‘Together we can get back to better’, BetterPoints CEO tells transport and mobility leaders
As part of Landor LINKS’ Green Transport Recovery webinar series, BetterPoints sponsored a webinar on 27 May to launch our campaign for a high-level, joined-up approach to capitalise on recent changes in transport behaviour.
In his presentation – Locking in positive behaviour change: forward to better Richard Kirk, BetterPoints CEO, said we had an ideal opportunity to get ‘Back to Better’ – rather than simply back to the old normal – ‘through positive behaviour change’.
However, he stressed it could only work if local authorities, businesses and the public transport sector worked together and at the highest level.
‘The danger is that we have a rush back using cars post lockdown, so we need to consider how we can we discourage that’, he said. ‘If we can understand where people are coming from and how long their routes are, we can help them replace the activities that are currently undertaken in private cars with safe public transport or other active travel options.’
Speaking to a webinar of 500 transport and mobility leaders, he called for ‘a triangulation of power between councils, businesses and public transport’. ‘Each in isolation is not going to achieve this’, he said. ‘The messaging is very, very important and it can only be done when we’ve got a combined group of people at local level. We propose that councils lead this engagement and engage businesses at very senior levels – CEOs of the major businesses in their particular area will lead this charge.’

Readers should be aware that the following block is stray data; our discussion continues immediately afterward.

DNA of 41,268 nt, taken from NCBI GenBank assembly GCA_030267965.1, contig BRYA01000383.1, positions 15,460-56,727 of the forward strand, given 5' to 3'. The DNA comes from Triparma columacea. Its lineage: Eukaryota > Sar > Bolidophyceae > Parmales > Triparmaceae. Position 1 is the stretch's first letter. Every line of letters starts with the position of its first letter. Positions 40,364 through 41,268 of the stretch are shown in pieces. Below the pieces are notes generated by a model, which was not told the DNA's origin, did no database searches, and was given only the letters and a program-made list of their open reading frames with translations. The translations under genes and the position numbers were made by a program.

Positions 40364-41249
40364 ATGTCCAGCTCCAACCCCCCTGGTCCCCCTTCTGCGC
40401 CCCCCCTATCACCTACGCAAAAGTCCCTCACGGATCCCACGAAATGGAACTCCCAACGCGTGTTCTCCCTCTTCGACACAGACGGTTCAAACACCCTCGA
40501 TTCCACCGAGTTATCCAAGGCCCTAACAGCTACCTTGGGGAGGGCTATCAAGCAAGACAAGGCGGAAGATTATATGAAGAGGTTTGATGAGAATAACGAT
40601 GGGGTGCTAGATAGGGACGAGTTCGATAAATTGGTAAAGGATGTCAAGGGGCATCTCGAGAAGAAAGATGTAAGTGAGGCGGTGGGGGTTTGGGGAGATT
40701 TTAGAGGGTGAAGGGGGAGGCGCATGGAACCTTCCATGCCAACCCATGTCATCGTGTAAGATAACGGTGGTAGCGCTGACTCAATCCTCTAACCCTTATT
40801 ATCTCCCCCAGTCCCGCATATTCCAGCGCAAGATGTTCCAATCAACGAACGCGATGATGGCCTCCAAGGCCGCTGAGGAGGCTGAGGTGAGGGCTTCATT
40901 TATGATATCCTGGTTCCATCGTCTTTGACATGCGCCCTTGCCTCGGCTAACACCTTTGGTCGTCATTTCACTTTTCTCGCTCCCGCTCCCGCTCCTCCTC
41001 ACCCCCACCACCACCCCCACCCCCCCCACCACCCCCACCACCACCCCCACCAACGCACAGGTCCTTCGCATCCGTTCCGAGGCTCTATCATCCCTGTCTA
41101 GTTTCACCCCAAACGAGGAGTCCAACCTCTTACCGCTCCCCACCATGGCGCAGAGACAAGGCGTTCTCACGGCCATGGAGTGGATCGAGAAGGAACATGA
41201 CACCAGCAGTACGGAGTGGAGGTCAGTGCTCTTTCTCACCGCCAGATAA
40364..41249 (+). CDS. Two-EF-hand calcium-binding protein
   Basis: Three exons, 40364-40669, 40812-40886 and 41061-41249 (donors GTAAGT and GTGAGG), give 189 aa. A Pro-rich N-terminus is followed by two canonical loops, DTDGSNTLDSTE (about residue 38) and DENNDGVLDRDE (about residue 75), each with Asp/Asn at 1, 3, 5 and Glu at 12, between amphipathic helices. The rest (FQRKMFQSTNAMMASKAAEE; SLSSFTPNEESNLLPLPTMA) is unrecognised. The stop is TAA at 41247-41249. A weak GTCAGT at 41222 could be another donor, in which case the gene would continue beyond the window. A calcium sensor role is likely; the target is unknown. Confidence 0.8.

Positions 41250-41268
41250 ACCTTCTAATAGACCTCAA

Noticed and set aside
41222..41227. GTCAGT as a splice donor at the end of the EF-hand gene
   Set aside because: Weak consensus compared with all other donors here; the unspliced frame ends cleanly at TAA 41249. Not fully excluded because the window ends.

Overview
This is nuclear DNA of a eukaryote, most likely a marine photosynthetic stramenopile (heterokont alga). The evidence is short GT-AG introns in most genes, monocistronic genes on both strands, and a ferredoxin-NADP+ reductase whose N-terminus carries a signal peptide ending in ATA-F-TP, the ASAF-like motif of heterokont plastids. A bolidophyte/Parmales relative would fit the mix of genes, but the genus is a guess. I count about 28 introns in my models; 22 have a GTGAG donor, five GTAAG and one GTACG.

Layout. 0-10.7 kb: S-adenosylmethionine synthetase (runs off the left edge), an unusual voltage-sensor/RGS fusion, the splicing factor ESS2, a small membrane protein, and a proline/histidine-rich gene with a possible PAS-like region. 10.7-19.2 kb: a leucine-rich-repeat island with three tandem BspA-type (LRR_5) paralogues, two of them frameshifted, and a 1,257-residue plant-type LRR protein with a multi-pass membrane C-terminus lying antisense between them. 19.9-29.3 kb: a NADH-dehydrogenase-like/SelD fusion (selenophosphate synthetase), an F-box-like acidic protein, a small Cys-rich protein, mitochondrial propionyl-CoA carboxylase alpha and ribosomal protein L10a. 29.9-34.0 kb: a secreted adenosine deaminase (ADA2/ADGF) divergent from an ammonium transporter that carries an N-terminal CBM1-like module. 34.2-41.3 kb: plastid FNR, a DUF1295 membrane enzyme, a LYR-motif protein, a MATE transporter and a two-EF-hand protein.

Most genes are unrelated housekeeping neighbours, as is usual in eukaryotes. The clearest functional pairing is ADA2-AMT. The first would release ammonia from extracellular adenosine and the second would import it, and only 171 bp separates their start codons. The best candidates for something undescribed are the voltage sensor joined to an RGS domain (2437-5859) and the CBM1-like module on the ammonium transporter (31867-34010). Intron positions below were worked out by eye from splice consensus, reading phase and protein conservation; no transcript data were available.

He said the nation needed joined-up, locally-led programmes of joint activities agreed between council and business leaders. These programmes would include a phased return to work, ‘so there is a co-ordination of this, not everybody flooding back at the same time’, encouragement for councils to put aside land for ‘park-and-stride’ schemes and cycle lanes ‘so that people driving do not congest the city centres’, and, later, a phased plan to rebuild confidence in public transport.’
‘Together we can get back to better’, he said.
After the webinar, Richard Kirk announced the Back-to-Better behaviour change campaign packages.
BetterPoints use a combination of technology and behaviour change science to deliver its branded programmes on behalf of clients from local authorities to transport operators. Gamification is a key element, as is feedback and consistent messaging.
Both Back-to-Better options combine behaviour change science with gamification and messaging – constant, consistent and themed messaging daily through the app.
- Council/company branded programme for incentivised positive travel mode behaviour change – for citizens and employees.
- Portal page explaining the programme and inviting people to download the app
- Access to the Back-to- Better Challenge for local residents/employees.
- Insight into travel behaviour for future infrastructure planning through intelligent messaging and context triggered questions.
- Private dashboard with real time data on number of people, number and type of activities, feedback from participants and ability to download data for further analysis.
- In-built reward catalogue, prize draws, medals and additional non-financial rewards.
2. Bespoke programme
- Triangulation programme – the power between councils, business and public transport.
- Council-led engagement of major corporates/securing of pledges.
- Programme of joint activities e.g. Phased return to work / WFH / Park & Stride / Cycle Lanes etc.
- Public transport phased plan – incorporating BetterPoints car journey data.
- Rewards in the form of local retailers goods/services – bringing life back to the High Street.
- 5-a-Day: Business-ready incentives tool to prevent a workplace mental health crisis
- UK councils harness behaviour change technology to deliver on active travel commitments
- BetterPoints transport behaviour change for Brighton and Hove
- Employee well-being and mental health addressed by BetterPoints 5-a-DAY WFH programme
- Climathon Sheffield – an ideathon to tackle e-waste and digital deprivation in the region
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